Computer Science



This task relates to a sequence of assessments that will be repeated across Chapters 6, 7, 8, 9 and 10. Select any example of a visualisation or infographic, maybe your own work or that of others. The task is to undertake a deep, detailed ‘forensic’ like assessment of the design choices made across each of the five layers of the chosen visualisation’s anatomy. In each case your assessment is only concerned with one design layer at a time.

For this task, take a close look at the data representation choices:

  1. Start by identifying all the charts and their types
  2. How suitable do you think the chart type choice(s) are to display the data? If they are not, what do you think they should have been?
  3. Are the marks and, especially, the attributes appropriately assigned and accurately portrayed?
  4. Go through the set of ‘Influencing factors’ from the latter section of the book’s chapter to help shape your assessment and to possibly inform how you might tackle this design layer differently
  5. Are there any data values/statistics presented in table/raw form that maybe could have benefited from a more visual representation?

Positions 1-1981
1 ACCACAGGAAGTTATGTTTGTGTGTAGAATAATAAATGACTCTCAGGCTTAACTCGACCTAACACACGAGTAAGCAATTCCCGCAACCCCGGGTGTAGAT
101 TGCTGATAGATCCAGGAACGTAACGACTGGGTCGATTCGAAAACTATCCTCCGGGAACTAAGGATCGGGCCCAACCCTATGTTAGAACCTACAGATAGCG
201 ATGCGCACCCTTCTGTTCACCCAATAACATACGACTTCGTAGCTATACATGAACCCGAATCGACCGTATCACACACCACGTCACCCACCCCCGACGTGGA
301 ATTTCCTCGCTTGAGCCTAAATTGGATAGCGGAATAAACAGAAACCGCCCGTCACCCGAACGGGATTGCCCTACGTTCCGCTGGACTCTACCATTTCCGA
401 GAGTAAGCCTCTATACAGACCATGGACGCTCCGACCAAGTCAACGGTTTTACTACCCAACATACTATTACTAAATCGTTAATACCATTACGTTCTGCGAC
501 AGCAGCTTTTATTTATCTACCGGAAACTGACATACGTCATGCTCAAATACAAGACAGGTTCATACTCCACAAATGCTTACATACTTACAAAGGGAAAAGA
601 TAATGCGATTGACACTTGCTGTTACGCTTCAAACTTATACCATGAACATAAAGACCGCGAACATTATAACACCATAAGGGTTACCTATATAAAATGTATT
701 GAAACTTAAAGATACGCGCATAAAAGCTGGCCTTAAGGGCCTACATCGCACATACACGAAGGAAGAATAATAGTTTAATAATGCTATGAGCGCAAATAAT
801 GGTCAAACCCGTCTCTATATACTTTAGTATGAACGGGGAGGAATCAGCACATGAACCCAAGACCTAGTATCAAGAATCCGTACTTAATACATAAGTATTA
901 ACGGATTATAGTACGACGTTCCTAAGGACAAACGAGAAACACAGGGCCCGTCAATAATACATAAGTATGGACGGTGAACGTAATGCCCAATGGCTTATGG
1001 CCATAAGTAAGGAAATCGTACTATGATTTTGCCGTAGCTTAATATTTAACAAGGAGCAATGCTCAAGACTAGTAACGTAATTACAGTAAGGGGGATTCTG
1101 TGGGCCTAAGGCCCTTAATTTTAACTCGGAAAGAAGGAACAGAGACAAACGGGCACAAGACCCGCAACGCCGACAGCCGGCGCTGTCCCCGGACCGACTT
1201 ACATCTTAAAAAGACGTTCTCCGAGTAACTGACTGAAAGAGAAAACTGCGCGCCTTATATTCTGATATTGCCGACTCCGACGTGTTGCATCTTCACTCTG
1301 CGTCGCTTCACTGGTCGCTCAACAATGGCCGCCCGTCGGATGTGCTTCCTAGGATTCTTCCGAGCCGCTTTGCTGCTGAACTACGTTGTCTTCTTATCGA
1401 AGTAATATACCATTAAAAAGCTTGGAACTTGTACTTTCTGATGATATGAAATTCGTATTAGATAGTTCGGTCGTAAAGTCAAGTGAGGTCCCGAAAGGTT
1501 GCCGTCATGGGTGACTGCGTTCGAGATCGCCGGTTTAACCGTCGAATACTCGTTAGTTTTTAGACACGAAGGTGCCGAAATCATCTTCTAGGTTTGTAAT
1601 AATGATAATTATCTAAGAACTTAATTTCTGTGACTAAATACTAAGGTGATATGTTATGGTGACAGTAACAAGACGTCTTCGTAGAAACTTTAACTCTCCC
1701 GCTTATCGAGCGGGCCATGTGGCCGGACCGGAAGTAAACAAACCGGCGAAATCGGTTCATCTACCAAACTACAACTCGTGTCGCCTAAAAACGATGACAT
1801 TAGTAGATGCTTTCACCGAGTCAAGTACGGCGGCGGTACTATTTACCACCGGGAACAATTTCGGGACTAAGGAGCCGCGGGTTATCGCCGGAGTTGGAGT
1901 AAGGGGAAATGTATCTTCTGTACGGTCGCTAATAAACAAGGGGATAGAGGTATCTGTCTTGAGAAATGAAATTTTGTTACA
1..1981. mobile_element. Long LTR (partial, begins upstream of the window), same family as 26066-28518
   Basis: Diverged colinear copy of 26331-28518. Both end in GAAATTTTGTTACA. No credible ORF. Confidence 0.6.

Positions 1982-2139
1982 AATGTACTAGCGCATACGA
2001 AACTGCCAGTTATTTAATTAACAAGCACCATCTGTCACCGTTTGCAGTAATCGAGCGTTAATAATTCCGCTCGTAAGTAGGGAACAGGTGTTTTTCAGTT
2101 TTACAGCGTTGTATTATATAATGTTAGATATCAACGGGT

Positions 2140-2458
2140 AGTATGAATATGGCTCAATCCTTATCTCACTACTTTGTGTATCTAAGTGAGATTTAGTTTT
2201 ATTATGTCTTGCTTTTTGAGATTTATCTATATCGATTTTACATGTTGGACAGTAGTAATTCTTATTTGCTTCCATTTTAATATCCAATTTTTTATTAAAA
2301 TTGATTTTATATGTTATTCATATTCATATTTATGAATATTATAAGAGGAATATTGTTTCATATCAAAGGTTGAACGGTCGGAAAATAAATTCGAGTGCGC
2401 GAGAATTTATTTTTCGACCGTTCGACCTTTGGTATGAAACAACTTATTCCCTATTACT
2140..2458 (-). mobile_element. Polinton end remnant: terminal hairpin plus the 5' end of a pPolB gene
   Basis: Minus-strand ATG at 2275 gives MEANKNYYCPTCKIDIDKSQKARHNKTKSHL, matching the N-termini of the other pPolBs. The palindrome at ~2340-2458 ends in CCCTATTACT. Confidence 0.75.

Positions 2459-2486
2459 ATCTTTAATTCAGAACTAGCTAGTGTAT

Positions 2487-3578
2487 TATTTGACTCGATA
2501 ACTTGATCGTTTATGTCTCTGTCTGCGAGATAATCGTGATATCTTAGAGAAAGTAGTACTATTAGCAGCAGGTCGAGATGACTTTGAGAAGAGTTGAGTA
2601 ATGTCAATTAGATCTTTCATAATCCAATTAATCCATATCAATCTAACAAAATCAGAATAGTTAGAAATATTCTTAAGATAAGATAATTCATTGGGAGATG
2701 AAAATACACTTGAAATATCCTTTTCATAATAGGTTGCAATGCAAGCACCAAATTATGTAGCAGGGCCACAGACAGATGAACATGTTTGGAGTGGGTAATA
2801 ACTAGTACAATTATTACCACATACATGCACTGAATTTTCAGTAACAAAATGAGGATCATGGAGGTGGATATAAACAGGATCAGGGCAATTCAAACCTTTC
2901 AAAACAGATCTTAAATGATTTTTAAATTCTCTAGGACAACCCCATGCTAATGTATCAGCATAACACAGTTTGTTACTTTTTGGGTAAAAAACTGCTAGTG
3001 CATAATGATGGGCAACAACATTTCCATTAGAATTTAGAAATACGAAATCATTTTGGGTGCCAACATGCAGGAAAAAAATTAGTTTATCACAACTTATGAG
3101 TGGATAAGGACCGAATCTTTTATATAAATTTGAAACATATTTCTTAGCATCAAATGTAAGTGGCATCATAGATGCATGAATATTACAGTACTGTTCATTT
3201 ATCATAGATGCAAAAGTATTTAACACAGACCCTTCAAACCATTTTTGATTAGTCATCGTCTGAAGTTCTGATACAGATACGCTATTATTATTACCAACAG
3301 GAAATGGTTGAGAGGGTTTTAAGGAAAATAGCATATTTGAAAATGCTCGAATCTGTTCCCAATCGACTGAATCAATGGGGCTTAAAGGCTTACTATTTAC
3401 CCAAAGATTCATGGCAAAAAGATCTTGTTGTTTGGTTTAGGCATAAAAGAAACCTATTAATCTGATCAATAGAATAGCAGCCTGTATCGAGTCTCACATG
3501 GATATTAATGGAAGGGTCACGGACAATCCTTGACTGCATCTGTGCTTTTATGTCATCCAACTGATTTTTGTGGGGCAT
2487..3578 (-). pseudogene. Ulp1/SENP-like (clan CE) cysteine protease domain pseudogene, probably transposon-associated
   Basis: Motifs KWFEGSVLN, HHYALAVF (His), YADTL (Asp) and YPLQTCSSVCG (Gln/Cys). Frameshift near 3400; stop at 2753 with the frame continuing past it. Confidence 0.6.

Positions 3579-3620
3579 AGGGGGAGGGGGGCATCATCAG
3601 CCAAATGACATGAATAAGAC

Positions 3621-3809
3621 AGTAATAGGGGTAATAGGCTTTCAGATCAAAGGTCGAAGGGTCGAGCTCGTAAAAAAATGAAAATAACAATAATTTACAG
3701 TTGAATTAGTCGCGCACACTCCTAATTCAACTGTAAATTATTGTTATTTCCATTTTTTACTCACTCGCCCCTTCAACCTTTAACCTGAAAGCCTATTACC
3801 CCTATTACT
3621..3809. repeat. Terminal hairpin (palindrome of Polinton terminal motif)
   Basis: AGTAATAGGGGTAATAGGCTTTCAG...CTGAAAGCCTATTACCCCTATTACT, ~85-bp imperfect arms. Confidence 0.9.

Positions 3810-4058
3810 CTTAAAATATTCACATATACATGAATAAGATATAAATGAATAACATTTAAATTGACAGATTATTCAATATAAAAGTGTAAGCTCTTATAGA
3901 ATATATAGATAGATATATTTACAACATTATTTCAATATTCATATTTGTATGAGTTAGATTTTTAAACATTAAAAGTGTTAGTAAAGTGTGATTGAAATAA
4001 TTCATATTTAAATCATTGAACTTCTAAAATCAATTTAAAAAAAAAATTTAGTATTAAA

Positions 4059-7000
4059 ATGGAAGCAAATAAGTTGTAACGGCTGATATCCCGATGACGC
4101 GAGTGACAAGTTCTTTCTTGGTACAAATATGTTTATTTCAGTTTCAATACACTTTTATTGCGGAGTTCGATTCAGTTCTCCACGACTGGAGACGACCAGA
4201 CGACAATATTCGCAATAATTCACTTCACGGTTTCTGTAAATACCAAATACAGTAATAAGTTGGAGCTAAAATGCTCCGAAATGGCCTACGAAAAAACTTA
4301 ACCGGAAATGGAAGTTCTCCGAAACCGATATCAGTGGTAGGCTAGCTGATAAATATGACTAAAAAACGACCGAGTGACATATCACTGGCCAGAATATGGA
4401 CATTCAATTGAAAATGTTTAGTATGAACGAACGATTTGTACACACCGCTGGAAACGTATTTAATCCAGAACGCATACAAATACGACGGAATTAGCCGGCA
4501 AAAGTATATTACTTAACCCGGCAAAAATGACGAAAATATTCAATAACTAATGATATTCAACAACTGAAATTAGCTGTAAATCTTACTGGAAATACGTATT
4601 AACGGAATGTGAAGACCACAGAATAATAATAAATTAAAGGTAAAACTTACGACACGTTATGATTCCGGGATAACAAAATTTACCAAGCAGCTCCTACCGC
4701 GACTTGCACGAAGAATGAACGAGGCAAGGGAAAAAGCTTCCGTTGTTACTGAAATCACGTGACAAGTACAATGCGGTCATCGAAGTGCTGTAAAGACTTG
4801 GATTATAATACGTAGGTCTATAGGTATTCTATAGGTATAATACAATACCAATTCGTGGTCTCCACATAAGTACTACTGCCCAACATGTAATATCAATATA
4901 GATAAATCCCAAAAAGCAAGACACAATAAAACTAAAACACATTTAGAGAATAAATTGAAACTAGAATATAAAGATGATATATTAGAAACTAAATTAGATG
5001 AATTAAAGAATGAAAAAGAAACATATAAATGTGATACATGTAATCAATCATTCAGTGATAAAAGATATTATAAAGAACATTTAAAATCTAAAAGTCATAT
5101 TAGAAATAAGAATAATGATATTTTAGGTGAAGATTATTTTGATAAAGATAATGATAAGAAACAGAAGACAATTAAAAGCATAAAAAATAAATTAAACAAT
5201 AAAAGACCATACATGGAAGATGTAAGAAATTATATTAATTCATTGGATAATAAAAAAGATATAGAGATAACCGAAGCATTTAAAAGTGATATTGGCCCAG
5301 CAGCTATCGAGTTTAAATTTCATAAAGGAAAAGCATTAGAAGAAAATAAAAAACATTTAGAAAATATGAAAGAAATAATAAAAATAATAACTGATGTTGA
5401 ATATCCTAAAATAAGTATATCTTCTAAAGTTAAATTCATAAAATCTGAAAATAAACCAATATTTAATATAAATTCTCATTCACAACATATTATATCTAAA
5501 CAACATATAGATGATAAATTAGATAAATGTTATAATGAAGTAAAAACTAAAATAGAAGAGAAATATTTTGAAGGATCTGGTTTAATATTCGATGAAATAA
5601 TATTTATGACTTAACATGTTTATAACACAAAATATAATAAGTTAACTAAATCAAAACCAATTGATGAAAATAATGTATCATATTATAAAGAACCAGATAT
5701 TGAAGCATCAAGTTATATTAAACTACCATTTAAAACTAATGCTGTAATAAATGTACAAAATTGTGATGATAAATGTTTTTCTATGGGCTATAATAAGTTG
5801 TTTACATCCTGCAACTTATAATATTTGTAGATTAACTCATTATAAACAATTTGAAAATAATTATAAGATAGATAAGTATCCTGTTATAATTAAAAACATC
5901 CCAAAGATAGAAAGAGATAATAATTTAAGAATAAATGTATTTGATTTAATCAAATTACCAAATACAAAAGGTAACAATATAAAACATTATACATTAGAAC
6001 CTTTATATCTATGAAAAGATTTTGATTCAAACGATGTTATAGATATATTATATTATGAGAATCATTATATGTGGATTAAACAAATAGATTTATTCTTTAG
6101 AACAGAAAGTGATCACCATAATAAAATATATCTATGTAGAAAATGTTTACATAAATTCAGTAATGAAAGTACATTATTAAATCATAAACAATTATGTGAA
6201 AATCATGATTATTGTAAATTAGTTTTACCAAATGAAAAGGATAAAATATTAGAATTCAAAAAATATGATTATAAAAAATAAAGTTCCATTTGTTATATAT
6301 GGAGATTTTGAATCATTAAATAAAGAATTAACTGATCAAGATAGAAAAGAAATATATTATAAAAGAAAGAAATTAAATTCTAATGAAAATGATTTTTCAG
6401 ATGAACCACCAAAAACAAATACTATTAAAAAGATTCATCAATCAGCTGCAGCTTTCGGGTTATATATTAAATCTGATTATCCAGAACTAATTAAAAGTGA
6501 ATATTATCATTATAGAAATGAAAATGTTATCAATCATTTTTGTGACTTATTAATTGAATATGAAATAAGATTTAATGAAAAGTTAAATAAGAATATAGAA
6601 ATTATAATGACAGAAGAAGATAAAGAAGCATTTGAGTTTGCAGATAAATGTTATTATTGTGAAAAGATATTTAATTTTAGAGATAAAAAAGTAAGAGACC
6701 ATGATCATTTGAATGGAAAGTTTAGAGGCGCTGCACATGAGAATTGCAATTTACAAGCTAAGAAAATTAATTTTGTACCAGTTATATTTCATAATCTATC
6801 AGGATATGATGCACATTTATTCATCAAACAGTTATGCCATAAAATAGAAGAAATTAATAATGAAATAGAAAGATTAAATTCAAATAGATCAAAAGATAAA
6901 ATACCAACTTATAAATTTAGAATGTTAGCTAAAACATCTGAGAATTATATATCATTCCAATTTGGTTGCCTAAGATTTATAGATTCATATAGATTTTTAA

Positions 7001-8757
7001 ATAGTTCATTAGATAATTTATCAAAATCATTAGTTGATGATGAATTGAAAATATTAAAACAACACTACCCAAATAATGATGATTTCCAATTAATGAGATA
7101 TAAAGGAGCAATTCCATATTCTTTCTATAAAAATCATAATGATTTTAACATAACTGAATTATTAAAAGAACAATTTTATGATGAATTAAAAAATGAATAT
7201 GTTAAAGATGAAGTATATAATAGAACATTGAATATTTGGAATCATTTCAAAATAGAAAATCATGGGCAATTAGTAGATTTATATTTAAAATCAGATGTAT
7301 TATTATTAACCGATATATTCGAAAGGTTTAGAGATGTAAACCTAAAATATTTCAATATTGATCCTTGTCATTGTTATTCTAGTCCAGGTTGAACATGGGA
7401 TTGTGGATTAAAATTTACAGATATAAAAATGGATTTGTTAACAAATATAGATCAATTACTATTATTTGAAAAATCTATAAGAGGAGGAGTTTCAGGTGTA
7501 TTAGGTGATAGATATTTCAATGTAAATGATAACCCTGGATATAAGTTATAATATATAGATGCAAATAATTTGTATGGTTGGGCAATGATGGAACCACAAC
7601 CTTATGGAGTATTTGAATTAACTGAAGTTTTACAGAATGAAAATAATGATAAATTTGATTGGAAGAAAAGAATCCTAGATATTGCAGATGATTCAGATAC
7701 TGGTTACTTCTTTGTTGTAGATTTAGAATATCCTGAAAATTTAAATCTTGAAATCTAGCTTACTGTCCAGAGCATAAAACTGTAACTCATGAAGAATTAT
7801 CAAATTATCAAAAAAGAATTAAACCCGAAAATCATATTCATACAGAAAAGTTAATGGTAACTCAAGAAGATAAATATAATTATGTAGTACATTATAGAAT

Evaluate your ability to potentially create as many as possible of the chart types presented in the Chapter 6 chart gallery. Go through each chart assigning a score based on the points system (0, 1, 2, 3) described in the ‘Influencing factors’ section at the end of the chapter.


Building on your data familiarisation and editorial thinking work over the past two chapters, pick one of the subjects you have been looking at and follow one of three different data representation task tracks, referring to the book’s chart type gallery in each case:

  1. Identify a chart type that could be used to display the different editorial perspectives you identified in your brainstorming activity of chapter 4
  2. Identify as many chart types as possible that could show something interesting about the subject in general, though maybe not confined to the data you have been looking at
  3. Force yourself to identify at least 2 chart types from each of the 5 classifying chart families (CHRTS) that could portray different interesting editorial perspectives about this subject, starting with the data you have and then considering what additional data you would need to fulfil this activity

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